A Californian woman has just been awarded $417 million in compensation by a jury in Los Angeles, United States after she filed a lawsuit against the baby products giant Johnson & Johnson alleging that use of their baby powder for feminine hygiene caused her to develop ovarian cancer.
The lady, Eva Echeverria, has been using the brand's famous baby powder for dusting her intimates since 1950s. A routine that later led to her cancer diagnosis in 2007.
Mr. Mark Robinson, the plaintiff's lawyer, won the case by showing evidence in court that the company, Johnson & Johnson, had known for several decades that their products had the potential to cause ovarian cancer, but never mentioned it on their product labels to caution users.
Over 1200 Lawsuits Against the Baby Powder Brand
In a similar lawsuit a few months ago, a jury from St. Louis slapped Johnson & Johnson with a $114 million fine after a woman from Virginia complained that their baby powder was responsible for her ovarian cancer.
And though it was the highest sum awarded in a lawsuit against the company at that time (a standard that the current lawsuit has surpassed), it wasn't the only lawsuit that landed the company in trouble. In fact, they had to dish out more than $300 million in just three cases in St. Louis.
But while these victories have helped spread awareness of ovarian cancer in women who still use baby powder for intimate hygiene maintenance, the sad truth is that out of the 1200 lawsuits against the company, only a handful have succeeded in court trials.
Ovarian Cancer and the Dangerous Game of Withholding Information
Ovarian cancer may not have as much limelight as breast cancer, but there is a reason why this cancer is also called a "silent killer".
Maybe that's why many people feel that Johnson & Johnson have done the public a big disservice by not mentioning the dangers of using this powder in the nether regions when they knew that a large percentage of women buy their products for personal use rather than for dusting their babies.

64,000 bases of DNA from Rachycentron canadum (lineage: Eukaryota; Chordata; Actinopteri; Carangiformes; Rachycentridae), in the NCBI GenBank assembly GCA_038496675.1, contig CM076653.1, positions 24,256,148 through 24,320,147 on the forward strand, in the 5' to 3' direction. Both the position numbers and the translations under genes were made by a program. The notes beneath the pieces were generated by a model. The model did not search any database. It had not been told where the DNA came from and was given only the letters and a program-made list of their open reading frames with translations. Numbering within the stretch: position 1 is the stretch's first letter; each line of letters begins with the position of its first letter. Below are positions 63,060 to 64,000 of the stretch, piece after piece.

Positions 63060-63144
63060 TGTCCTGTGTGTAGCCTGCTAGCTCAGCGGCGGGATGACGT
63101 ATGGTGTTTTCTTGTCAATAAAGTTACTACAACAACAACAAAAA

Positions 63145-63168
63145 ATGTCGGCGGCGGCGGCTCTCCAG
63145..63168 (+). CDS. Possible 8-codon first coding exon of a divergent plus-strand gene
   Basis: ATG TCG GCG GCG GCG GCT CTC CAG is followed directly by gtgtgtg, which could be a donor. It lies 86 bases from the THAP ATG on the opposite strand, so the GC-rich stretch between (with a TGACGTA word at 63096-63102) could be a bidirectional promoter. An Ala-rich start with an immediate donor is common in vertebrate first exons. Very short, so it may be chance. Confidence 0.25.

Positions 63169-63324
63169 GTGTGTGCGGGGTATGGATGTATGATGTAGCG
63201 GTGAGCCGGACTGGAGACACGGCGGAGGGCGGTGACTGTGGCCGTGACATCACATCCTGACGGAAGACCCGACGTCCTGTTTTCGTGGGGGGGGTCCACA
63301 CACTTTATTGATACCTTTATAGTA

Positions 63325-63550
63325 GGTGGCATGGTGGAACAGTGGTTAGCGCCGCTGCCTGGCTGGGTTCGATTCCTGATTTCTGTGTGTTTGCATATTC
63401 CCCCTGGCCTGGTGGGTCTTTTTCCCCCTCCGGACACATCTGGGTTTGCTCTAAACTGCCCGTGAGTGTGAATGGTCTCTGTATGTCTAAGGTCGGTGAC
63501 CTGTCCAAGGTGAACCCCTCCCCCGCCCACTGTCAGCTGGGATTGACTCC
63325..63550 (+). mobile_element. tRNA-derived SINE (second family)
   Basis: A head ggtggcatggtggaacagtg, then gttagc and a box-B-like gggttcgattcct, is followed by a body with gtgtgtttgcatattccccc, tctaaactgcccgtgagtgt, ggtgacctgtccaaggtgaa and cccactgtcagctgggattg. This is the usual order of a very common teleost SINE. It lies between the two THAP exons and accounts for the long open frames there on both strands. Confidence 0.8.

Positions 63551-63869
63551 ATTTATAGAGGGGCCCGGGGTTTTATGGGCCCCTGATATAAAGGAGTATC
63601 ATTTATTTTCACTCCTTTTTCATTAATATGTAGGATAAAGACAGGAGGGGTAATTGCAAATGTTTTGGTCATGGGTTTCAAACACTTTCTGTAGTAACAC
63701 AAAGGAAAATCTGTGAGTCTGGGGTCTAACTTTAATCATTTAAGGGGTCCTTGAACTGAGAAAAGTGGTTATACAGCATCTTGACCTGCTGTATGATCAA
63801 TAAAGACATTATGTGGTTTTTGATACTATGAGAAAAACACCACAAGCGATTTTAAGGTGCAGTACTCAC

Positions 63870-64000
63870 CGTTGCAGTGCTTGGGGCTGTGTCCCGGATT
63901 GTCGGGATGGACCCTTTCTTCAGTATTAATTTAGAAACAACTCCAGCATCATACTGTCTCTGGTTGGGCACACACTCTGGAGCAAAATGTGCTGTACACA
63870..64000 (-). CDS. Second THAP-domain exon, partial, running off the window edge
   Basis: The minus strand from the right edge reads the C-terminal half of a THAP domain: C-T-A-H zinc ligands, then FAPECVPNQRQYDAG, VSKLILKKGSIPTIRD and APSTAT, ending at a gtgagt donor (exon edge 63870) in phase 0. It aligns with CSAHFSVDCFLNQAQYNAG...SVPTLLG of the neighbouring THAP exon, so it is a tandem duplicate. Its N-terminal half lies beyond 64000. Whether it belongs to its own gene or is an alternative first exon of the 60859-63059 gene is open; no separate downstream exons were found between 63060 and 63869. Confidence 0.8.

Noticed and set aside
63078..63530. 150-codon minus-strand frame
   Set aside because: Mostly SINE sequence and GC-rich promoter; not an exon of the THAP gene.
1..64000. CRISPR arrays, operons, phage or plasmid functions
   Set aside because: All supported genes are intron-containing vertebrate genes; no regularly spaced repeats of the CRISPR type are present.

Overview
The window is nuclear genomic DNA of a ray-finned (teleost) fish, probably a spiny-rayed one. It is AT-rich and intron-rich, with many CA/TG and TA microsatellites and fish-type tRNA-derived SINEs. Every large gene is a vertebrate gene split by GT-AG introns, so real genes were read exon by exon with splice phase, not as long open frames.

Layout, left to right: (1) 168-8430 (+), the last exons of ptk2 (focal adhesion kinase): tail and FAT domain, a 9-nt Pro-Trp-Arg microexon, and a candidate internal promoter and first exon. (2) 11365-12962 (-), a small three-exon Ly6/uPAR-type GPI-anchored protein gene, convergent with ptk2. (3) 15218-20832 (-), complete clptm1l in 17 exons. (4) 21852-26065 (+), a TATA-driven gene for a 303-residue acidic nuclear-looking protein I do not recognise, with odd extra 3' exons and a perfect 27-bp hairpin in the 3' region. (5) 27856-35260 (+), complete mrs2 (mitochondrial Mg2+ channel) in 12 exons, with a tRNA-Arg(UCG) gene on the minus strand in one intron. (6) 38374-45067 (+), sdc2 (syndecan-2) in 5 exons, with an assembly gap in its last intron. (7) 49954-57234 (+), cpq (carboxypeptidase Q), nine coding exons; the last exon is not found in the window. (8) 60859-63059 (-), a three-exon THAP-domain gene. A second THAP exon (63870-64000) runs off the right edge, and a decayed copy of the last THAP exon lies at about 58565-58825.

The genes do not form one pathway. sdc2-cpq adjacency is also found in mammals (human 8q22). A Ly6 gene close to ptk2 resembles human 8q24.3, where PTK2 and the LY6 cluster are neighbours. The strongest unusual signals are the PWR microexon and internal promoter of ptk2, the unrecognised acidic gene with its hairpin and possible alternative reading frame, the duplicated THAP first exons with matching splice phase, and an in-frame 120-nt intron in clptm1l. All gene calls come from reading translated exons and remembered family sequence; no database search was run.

But are their baby powders truly capable of causing cancer?
Talc, No Talc, and the Controversy
The American Cancer Society knows the dangers of using talc with asbestos in it because it is known to cause lung cancer.
Maybe that's why they pushed the FDA to ban all talcum powders with asbestos in it decades ago.
Nevertheless, the truth remains that many companies do fail to adhere to the strict standards that are meant to prevent public health issues.
But is Johnson & Johnson among them?
While we do not know the answer to that question, we do know that Johnson & Johnson have reduced the use of talc in their baby powders and have switched to cornstarch for some time now, and that animal studies done on the cancer-producing effects of baby powder have sometimes produced tumors, and sometimes have not.
Nevertheless, the fact remains that the baby powder that was alleged to cause ovarian cancer in this case definitely had talc in it, and that Johnson & Johnson are still prepared to appeal the verdict in a higher court.
So until we know more, we strongly recommend you stop using baby powder (or other talcum powder-based products) for maintaining your intimate hygiene, and instead switch to vaginal douches that have no ill-effects on your ovaries.
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